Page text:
In ‘Data frontiers and frontiers of power in (higher) education’, Prinsloo (2020) shows that organisations in the Global North are using their considerable influence to push countries in the Global South to adopt technology so that they do not miss out on the Fourth Industrial Revolution. Governments and citizens of the Global South do not want to miss out on being apart of the next revolution and so are keen to work with organisations in the Global North that can help them catch up on the Global North. One of the issues with this approach is that most of the prominent organisations are from the United States and their platforms are designed for the US education system, by countries within the Global South adopting these they also adopt the pedagogical approaches that these systems have. The dashboards that are produced as part of these are also from the view of US education policy meaning that not only is the technology being developed outside of these countries, but they also have no say in the education policy that come with these systems.

As countries are facing increased pressure to adopt EdTech, one such method that these countries have of pushing back on these EdTech platform providers is to put regulation in place that would ensure that they adapt to the country’s rules. It is very difficult for one university or one school to push a technology company to adapt the platform for their requirements, but a government can exert such influence that the platforms make the necessary changes. Governments place regulation around a large number of areas of the economy but one such area lacking regulation is education and I believe such a step would bring much needed benefit to a sector that currently must agree to terms with companies on a case-by-case basis.


Prinsloo, Paul, 2020. Data frontiers and frontiers of power in (higher) education: a view of/from the Global South. Teaching in higher education, 25(4), pp.366–383.

Williamson, Ben, 2017. Digital Education Governance: political analytics, performativity and accountability. In: Big Data in Education, London: SAGE Publications.

Ozga, Jenny & Williamson, Ben, 2016. Trust in numbers? Digital Education Governance and the inspection process. European educational research journal EERJ, 15(1), pp.69–81.

Week 10 – Category Visualisation

Figure 1 – Visualisation

As part of governance, it seems as though the view that is desirable is that of averages and broad categories. As data becomes processed at each level the detail is removed from it.

Description of the Visualisation

Along the top of the visualisation, you have a horizontal line that is a linear timeline from the beginning of data capture to the end of capture. Every element on this line is also part of the large circles below.

The circles are split up into the following:

  • Left – University
  • Middle – Personal
  • Right – Work


Figure 2 – Legend


People who are governing and utilising data for that governance are looking for data that is more general. As the data is processed from its raw form the nuance or specifics of the data are generally removed. That is why I have gone with the above visualisation as it shows the administrator or school leaders areas of the students’ day and based on that they can see where the students focus is.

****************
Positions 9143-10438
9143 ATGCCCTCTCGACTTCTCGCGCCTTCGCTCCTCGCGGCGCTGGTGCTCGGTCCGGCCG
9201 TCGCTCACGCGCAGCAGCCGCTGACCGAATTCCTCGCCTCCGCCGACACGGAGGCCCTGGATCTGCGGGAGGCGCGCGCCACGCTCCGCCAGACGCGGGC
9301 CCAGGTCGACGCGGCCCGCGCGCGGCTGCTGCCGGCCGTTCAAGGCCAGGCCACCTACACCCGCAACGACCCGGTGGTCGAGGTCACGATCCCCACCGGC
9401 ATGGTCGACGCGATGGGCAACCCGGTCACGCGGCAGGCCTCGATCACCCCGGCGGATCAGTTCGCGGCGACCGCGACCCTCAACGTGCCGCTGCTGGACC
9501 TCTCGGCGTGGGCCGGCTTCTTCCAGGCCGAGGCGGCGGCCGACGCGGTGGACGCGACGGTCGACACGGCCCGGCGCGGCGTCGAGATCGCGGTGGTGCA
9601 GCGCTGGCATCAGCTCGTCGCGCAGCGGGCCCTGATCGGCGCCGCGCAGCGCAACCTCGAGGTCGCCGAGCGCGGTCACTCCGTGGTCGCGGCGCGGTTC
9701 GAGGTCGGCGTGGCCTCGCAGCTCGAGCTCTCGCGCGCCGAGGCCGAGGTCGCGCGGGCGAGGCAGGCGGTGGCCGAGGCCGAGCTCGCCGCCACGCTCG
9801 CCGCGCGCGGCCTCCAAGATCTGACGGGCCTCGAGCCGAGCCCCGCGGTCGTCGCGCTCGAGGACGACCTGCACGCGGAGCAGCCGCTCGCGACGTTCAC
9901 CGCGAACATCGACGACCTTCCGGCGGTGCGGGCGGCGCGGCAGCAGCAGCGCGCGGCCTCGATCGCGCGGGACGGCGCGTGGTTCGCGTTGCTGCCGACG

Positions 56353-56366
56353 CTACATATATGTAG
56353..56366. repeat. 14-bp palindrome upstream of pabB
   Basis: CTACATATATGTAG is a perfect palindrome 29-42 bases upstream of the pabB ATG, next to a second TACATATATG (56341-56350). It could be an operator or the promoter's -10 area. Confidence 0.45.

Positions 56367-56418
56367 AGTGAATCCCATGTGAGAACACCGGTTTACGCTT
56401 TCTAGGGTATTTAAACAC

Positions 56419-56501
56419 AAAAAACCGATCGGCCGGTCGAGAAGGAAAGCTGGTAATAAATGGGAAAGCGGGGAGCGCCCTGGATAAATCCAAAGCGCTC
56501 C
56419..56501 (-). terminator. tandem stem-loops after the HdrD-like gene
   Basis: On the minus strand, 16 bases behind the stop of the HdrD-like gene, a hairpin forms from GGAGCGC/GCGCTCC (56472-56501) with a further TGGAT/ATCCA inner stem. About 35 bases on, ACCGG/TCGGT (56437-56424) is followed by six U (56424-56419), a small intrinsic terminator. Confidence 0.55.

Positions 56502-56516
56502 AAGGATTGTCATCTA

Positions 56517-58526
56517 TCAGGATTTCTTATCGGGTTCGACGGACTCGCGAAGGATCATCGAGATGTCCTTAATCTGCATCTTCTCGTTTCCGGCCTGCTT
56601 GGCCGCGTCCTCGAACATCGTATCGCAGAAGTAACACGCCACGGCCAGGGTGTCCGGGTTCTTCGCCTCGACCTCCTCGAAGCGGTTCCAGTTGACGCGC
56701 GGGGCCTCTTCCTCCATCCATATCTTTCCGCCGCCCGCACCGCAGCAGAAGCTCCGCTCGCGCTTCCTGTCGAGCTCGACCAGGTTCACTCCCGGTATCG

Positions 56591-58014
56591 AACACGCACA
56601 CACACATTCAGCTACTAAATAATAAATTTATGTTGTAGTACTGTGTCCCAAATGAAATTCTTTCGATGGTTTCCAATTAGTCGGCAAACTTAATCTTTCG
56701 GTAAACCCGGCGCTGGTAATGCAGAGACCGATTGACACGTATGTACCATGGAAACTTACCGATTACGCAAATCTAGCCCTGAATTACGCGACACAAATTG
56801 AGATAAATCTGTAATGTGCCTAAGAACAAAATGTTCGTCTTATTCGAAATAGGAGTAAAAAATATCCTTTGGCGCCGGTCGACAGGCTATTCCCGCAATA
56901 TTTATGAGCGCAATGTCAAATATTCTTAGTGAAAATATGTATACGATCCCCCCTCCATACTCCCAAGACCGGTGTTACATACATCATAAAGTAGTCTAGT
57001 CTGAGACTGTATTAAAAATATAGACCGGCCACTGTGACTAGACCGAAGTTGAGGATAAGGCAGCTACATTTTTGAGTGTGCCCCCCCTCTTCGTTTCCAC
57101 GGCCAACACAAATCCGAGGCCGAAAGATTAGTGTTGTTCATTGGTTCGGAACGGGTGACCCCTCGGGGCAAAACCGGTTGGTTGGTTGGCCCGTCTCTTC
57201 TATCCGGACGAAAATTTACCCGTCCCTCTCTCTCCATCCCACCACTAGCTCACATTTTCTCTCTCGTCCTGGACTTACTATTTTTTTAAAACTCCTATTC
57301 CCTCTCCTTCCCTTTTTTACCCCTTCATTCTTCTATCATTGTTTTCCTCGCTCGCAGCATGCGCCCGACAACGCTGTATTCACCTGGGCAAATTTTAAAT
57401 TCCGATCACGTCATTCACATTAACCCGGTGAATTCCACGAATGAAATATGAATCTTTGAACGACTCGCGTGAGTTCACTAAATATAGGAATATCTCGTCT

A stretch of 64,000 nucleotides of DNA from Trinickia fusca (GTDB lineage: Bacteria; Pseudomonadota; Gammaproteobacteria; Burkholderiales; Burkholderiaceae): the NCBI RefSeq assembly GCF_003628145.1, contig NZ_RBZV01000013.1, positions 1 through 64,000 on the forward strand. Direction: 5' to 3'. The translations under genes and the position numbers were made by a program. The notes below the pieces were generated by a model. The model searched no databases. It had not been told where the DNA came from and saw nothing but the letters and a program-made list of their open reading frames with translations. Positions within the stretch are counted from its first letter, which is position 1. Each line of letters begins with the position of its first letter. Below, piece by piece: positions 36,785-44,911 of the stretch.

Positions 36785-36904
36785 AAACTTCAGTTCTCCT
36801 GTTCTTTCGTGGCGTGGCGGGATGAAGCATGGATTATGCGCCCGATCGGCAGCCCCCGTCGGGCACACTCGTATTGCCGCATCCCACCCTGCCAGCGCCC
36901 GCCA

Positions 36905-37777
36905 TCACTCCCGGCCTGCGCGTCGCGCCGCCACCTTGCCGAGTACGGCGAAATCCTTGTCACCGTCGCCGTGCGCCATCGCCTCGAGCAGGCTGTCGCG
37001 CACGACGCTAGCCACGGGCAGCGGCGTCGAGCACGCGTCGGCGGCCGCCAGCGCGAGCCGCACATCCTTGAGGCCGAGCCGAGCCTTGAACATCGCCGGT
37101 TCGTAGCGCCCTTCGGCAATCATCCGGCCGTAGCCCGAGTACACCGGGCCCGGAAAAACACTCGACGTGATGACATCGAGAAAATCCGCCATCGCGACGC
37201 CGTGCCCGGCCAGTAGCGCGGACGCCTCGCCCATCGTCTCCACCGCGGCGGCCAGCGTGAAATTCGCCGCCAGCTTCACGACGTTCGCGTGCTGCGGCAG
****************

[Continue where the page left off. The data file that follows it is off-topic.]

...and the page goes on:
This iteration of the data could show that possibly students should be encouraged or nudged to do more university reading or spending more time outside. Then the governor’s can search out data that has been processed in another manner to show what the students are reading during that time or possibly if there is a reason for limited outside time such as lack of amenities.

There is always the possibility with any data that possibly it was the way in which it was processed that has removed some of its value for scenarios.

Week 9 – Plant Visualisation

Figure 1 – Plant Visualisation

In this block of governance, I wanted to visualise the data in a way that could be used for viewing a student’s day and possibly seeing patterns. Once the patterns are seen then it could be possible to build policy from that. I kept track of my day and the main elements I did during each day.

Description of the Visualisation

This is five different plants (one for each day) with branches / leaves coming off them and under each branch / leaf is the activity during that hour period. These cover the hours of 10:00 to 18:00 as these are the hours that a school or university can track what a student is doing.

Under each branch I placed a symbol for what I did during that hour, this makes it easier to know roughly what I did. Perhaps there could be another type of visualisation to show a time breakdown if required.


Figure 2 – Legend


From the tweetorial and readings I have done this week one of the items that stood out was that of high-level information being utilised. By high level I mean how much class time does a student have, how long do they spend on the education platform, how much time do they spend on campus, etc. All these items are gathered from much more granular detail such as card swipe entries into different areas of the building, but decision makers are looking for totals or averages.

For these reasons I went with broad areas but broke them down by hour, but it is most likely that these would be further processed to just an average for a class or course for some decision to be made on if the necessary targets are being achieved.